Last month, we hosted a webinar on Challenges and Successes in Agile Implementation featuring BlackLine’s Greg Burns and Ron Ben Yosef. So far, we’ve covered five of six questions from webinar viewers, including developer to tester ratio, and agile acceptance criteria. For this last question regarding Agile Velocity versus Non-Agile Velocity, we got both Greg and Ron to weigh in.

Question: What if your non-agile teams get stuff done faster than the agile teams? xbosoft logo-knowledge center

Ron: I highly doubt they can, because a non-agile team requires a long, detailed document that covers a lot of aspects. That takes time to produce; moreover, in a non-agile team we don’t have the stakeholders involved as much as in agile. Our stakeholders take part in our process, participating in sprint reviews every two weeks that allows them to give feedback about our output and better guide the team toward the stakeholders’ vision and the client’s needs. The alternative is developing a solution which is not necessarily aligned with the stakeholders’ needs. Overall, reaching the right solution has proven to take longer in a non-agile team. That being said, if we can deliver the right solution faster in a non-agile methodology we will switch to that. We are constantly challenging our methodologies and process and encouraging everyone to experiment with other solutions.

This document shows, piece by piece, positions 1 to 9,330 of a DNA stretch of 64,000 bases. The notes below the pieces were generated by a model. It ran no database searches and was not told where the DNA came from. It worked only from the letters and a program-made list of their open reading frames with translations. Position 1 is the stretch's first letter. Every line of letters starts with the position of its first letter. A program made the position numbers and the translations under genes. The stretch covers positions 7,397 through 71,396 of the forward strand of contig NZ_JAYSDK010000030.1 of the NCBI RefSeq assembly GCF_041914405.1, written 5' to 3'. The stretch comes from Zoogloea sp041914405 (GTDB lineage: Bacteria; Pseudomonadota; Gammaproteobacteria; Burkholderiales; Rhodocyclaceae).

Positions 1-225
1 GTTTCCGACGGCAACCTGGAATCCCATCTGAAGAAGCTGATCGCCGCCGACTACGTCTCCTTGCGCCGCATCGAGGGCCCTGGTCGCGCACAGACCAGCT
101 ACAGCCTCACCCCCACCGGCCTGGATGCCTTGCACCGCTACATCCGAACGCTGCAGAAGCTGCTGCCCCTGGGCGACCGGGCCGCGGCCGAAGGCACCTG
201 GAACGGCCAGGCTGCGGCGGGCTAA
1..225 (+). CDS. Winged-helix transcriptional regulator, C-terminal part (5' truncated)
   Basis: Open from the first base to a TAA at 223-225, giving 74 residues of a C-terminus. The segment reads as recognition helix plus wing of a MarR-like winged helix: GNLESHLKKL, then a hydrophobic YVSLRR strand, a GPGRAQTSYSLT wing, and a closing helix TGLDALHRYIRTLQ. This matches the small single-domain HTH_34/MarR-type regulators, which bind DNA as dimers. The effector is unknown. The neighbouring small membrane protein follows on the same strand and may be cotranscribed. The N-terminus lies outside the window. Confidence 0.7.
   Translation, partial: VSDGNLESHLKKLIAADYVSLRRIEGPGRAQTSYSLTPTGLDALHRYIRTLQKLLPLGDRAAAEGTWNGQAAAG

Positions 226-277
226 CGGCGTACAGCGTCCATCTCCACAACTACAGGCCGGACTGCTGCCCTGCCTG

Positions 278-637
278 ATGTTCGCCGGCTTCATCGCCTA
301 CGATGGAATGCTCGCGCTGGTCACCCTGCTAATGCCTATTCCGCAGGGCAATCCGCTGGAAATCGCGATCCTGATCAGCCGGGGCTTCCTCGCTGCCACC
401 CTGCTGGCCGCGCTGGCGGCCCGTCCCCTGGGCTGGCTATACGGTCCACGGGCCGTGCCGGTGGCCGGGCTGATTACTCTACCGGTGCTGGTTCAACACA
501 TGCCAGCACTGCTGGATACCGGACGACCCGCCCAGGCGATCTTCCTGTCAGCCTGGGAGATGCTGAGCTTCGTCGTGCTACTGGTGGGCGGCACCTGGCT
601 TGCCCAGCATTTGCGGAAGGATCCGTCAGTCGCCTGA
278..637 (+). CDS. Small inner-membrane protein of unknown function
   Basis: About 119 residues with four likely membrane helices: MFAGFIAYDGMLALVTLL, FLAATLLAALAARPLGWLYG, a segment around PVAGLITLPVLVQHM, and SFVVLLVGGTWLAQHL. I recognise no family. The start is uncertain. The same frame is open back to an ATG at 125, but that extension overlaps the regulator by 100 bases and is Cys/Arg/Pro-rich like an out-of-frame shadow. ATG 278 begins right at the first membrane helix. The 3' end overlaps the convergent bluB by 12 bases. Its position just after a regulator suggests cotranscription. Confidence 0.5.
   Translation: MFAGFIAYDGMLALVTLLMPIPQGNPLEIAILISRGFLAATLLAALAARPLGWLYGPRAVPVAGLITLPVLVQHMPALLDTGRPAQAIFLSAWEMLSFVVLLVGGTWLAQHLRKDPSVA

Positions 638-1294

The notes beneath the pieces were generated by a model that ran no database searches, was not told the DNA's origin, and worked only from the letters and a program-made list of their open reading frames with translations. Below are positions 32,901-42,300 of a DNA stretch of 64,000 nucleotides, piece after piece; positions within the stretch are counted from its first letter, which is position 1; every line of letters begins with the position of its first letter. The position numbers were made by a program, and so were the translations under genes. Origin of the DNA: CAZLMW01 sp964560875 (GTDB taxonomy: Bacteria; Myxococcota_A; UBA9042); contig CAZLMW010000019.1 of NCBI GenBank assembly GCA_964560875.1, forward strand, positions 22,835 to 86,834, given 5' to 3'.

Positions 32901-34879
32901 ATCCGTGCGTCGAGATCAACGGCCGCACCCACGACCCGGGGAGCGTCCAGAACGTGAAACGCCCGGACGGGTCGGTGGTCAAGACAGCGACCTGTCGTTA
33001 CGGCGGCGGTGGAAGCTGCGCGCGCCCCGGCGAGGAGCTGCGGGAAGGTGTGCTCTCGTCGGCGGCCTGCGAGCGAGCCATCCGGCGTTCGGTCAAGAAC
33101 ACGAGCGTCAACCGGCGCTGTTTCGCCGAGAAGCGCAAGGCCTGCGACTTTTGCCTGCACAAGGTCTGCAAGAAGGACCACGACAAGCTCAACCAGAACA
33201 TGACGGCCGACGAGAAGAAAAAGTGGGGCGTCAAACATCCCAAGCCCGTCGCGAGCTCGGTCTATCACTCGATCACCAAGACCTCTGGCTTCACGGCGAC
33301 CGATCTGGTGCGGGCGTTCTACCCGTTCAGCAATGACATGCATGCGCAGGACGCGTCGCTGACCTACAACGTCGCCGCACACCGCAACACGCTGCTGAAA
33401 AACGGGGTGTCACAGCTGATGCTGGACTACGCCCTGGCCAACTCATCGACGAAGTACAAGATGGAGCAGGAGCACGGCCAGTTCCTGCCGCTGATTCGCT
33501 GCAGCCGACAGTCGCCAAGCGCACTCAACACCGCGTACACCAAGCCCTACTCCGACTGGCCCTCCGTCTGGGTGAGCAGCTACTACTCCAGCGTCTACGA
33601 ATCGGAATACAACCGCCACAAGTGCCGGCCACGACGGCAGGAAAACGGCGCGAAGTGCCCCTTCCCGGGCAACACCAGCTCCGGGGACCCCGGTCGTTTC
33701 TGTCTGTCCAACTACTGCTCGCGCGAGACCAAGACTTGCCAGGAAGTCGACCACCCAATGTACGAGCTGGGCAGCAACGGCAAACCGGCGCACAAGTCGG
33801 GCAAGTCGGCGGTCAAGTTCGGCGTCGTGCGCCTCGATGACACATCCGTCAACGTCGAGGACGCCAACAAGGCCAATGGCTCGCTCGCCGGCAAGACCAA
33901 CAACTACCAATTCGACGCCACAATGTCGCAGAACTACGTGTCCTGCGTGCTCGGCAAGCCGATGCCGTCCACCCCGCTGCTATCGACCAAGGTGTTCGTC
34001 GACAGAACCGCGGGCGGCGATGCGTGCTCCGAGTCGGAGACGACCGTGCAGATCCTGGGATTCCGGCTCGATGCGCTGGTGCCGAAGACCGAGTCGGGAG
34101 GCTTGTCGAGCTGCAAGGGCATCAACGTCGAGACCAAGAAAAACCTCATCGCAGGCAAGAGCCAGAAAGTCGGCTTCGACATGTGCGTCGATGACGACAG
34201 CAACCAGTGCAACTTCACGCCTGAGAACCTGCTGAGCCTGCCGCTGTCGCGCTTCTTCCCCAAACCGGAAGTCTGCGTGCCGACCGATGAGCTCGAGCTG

Greg: It’s hard to say without understanding what methodology is being used in the place of agile, and what phase the company is in.  I believe a team can work faster without agile if they don’t have a use for (or don’t care for) the “benefits” such as the ticketing, visibility, priority management, documentation, and responsiveness to clients.  I know I may sound facetious, but I don’t mean to be.  I’ve experienced start-ups that put process aside altogether because the teams were incredibly small and nimble.  I would argue though, that at scale, if a non-agile process is working faster, there’s probably something wrong, perhaps with the agile implementation or elsewhere.  I would also caution people to analyze what “faster” means by using metrics.  For example, there may be the perception that features are being delivered more quickly, but how are the quality metrics?  How many times are you having to revisit or abandon features because they do not match your clients needs or are not being adopted?

When looking at agile teams and non-agile teams, the best indicator to determine quality work is by looking at the metrics you are using. Agile teams are essentially meant, in method, to deliver the end product faster than non-agile teams, so when a non-agile team is faster than your agile teams, this might be reason to double check the quality of the non-agile team’s process.

Check out the rest of the BlackLine Q&A series with Greg and Ron: